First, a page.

fatwa, in Islamic law, an opinion made by a judicial/religious scholar (a mufti) on a legal, civil, or religious matter. The fatwa is usually a valuable source of information on any subject for private individuals or for judges or other authorities, and it is normally used as a guide and does not have the force of law. Under normal circumstances, a fatwa is legally binding only in matters of marriage, divorce, and inheritance. Fatwas are often issued to raise awareness and provide clarification regarding a specific issue for Muslims, who then may or may not follow them. Over the centuries, hundreds of thousands of fatwas have been produced. They came to the attention of many Westerners in 1989 when Iran's Ayatollah Khomeini issued a fatwa calling for the death of author Salman Rushdie, whom he accused of blasphemy. Another well-known and deadly fatwa was issued by Osama bin Laden in 1998 and called for Muslims to execute Americans and their allies.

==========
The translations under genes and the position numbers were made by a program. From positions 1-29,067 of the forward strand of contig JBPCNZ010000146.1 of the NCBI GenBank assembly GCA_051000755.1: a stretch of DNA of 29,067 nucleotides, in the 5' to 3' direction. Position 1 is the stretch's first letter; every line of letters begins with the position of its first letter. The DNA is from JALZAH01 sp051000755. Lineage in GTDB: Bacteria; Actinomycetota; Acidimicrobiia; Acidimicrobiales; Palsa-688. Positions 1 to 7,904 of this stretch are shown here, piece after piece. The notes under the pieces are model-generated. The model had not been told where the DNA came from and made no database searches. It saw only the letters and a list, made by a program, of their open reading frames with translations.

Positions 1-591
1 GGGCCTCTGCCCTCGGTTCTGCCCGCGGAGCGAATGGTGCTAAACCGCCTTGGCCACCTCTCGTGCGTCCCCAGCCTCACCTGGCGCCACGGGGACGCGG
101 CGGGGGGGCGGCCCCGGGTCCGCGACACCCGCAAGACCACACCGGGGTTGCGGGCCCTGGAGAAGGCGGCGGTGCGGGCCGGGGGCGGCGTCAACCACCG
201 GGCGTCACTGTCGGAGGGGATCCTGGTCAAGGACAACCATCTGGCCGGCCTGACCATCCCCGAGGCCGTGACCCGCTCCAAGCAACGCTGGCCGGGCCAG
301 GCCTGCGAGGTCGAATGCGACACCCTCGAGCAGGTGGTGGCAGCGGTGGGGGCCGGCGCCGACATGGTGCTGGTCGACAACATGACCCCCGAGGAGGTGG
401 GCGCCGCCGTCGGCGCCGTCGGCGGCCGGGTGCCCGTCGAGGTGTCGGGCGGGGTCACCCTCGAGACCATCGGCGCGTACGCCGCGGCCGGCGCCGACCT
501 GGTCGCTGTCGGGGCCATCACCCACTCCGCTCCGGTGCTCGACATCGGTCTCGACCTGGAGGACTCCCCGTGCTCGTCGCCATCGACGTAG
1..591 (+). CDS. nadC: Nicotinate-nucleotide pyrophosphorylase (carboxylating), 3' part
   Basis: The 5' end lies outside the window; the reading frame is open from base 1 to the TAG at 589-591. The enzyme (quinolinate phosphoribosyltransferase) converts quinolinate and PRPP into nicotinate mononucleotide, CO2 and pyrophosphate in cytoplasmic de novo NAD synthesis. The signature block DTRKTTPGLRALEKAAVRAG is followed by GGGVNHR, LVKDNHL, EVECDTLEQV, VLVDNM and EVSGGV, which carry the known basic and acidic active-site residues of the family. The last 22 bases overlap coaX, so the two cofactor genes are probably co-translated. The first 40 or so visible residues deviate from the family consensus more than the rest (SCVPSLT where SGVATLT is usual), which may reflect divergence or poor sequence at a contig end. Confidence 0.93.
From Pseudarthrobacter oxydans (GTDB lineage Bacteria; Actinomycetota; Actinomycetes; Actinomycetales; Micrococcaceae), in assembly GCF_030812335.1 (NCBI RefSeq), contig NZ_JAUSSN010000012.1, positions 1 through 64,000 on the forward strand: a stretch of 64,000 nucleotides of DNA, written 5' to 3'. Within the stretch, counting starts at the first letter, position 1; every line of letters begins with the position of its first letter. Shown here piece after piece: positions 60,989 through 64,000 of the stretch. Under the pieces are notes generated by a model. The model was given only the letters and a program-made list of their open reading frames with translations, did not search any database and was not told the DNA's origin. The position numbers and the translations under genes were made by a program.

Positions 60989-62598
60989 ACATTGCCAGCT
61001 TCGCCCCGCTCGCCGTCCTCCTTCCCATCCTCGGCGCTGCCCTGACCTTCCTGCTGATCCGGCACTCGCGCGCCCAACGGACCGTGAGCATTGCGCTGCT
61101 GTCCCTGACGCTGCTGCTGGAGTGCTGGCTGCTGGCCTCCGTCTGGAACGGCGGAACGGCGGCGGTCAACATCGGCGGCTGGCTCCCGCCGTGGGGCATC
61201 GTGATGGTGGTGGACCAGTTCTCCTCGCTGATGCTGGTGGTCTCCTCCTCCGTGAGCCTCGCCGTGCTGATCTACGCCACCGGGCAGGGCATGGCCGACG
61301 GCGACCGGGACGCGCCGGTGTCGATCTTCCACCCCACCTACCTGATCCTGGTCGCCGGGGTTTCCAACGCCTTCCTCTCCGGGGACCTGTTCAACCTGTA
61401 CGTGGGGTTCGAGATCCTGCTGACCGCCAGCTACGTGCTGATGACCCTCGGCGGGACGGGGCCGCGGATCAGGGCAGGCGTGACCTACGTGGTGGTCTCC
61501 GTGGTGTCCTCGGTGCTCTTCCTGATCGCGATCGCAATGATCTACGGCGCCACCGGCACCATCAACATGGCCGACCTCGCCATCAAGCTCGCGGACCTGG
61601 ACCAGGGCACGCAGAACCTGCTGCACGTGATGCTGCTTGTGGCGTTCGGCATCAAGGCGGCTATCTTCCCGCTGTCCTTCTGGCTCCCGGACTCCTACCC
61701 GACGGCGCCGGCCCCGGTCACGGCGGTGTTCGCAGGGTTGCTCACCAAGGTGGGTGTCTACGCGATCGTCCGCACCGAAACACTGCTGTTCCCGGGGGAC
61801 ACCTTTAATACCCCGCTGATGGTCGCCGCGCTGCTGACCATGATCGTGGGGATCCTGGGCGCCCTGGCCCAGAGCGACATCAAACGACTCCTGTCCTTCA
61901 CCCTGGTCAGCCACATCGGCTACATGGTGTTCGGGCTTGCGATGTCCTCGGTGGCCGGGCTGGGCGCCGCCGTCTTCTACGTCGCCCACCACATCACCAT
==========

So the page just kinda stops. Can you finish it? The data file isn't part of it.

The Columbia Electronic Encyclopedia, 6th ed. Copyright © 2012, Columbia University Press. All rights reserved.